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Contributing Writer

What’s holding back enterprise security technology transformation?

Oct 10, 20174 mins
Cloud SecurityEndpoint ProtectionNetwork Security

Hype, confusion and technobabble hinder cybersecurity purchasing decisions and ongoing operations.

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Credit: Thinkstock

Last week, I wrote about the rapid cycle of innovation happening with security technologies today — I’ve never experienced a time when every element of the security stack is transforming.

New security technologies are arriving at an opportune time. According to ESG research, 69 percent have increased their cybersecurity budgets in 2017, and my guess is that they will continue to increase investment in 2018. And when asked which BUSINESS initiatives will drive the most IT spending, 39 percent of organizations responded, “increasing cybersecurity protection.” This means business executives are buying into the need for cybersecurity improvements all around. 

So, it seems like transformative security technologies are arriving at the right place and time, right? Not so fast. Many of the technology changes I wrote about last week remain in their genesis stage and haven’t been deployed yet for several reasons including:

  • A cybersecurity culture clash. In today’s market, there is a huge cultural gap between suppliers and customers. Cybersecurity professionals are paid to look at every angle of technologies, looking for vulnerabilities open for exploitation.  This makes them skeptics by nature. Alternatively, new technologies are often pushed by startups marketing silver-bullet solutions. And let’s not forget about Sand Hill Road VCs. Once they invest in a company, they turn marketing staffers loose to pump up portfolio companies with buzzword bingo claims. These mixed agendas set up a situation where risk-averse CISOs looking to bolster the security of their business are met with rhetoric and hyperbole. Little wonder why it takes so long for vendors to develop trust and bridge this cultural gap.
  • A desire to exhaust the old before trying something new. When new requirements arise, it’s only natural to see if existing security controls can be fine-tuned to address these needs. In some cases, this strategy is worth pursuing. For example, turning on advanced controls on endpoint security software can help increase the efficacy of threat prevention. On the other hand, existing security controls may be a mismatch for some new requirements. ESG research indicates that 92 percent of enterprise organizations tried to secure cloud workloads using traditional network security controls, but ultimately, 74 percent of them had to abandon some or all of these controls because they proved to be incongruous with this new use case. Rather than make mistakes, some CISOs simply choose to let others act as security innovation guinea pigs.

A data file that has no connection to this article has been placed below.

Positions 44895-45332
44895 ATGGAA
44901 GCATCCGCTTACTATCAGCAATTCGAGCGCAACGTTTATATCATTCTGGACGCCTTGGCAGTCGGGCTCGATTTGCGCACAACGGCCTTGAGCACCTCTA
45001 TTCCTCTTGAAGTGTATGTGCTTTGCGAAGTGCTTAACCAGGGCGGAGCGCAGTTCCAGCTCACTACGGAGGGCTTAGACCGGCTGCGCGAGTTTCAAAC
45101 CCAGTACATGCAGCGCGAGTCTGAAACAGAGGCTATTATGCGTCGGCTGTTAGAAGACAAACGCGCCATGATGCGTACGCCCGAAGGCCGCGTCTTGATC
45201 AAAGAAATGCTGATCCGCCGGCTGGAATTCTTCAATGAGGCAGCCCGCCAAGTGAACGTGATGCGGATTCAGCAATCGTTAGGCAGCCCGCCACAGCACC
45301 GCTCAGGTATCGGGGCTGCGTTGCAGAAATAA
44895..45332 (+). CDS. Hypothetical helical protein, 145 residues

• The cybersecurity skills shortage. ESG research from early 2017 indicates that 45 percent of organizations admit to a “problematic shortage” of cybersecurity skills. This means they are understaffed and lacking skills in critical areas. New technology projects take time to research, test, purchase, provision and operate. In many cases, organizations simply don’t have adequate time or resources to proceed. One CISO recently summed up this predicament to me when he declared, “My number one job is to keep vendors away from my security staff.”
  • A changing organizational model. This is particularly true with new and innovative cloud security technologies. In many cases, product selection, procurement, and operations includes groups such as software developers, cloud computing architects, and DevOps — antithetical to old-guard security pros. Security vendors may know how to secure cloud-based workload, but they have no idea how to communicate and work with these burgeoning IT functions. Once again, this cultural divide can slow down new security technology projects. 

There is also a general state of confusion in play. When a vendor touts a new solution based upon machine learning, what does this mean? Does it matter? Answering these questions takes time and effort. 

There is work to be done on the supply and demand side to improve the efficient delivery of innovative security technologies that have the potential to add real value. 

On the demand side, CISOs must monitor changing threats, vulnerabilities and security requirements and then task security engineers to research and report on new innovations. Cybersecurity professionals should also participate in professional associations, such as the Information Systems Security Association (ISSA), so they can quickly gain wisdom from common experiences with new technology. 

Security technology suppliers must abandon their packaged goods market approach, put time into understanding the concerns of CISOs, and develop real empathy for their customers. BTW: There are no shortcuts here.

Contributing Writer

Jon Oltsik is a distinguished analyst, fellow, and the founder of the ESG’s cybersecurity service. With over 35 years of technology industry experience, Jon is widely recognized as an expert in all aspects of cybersecurity and is often called upon to help customers understand a CISO's perspective and strategies. Jon focuses on areas such as cyber-risk management, security operations, and all things related to CISOs.

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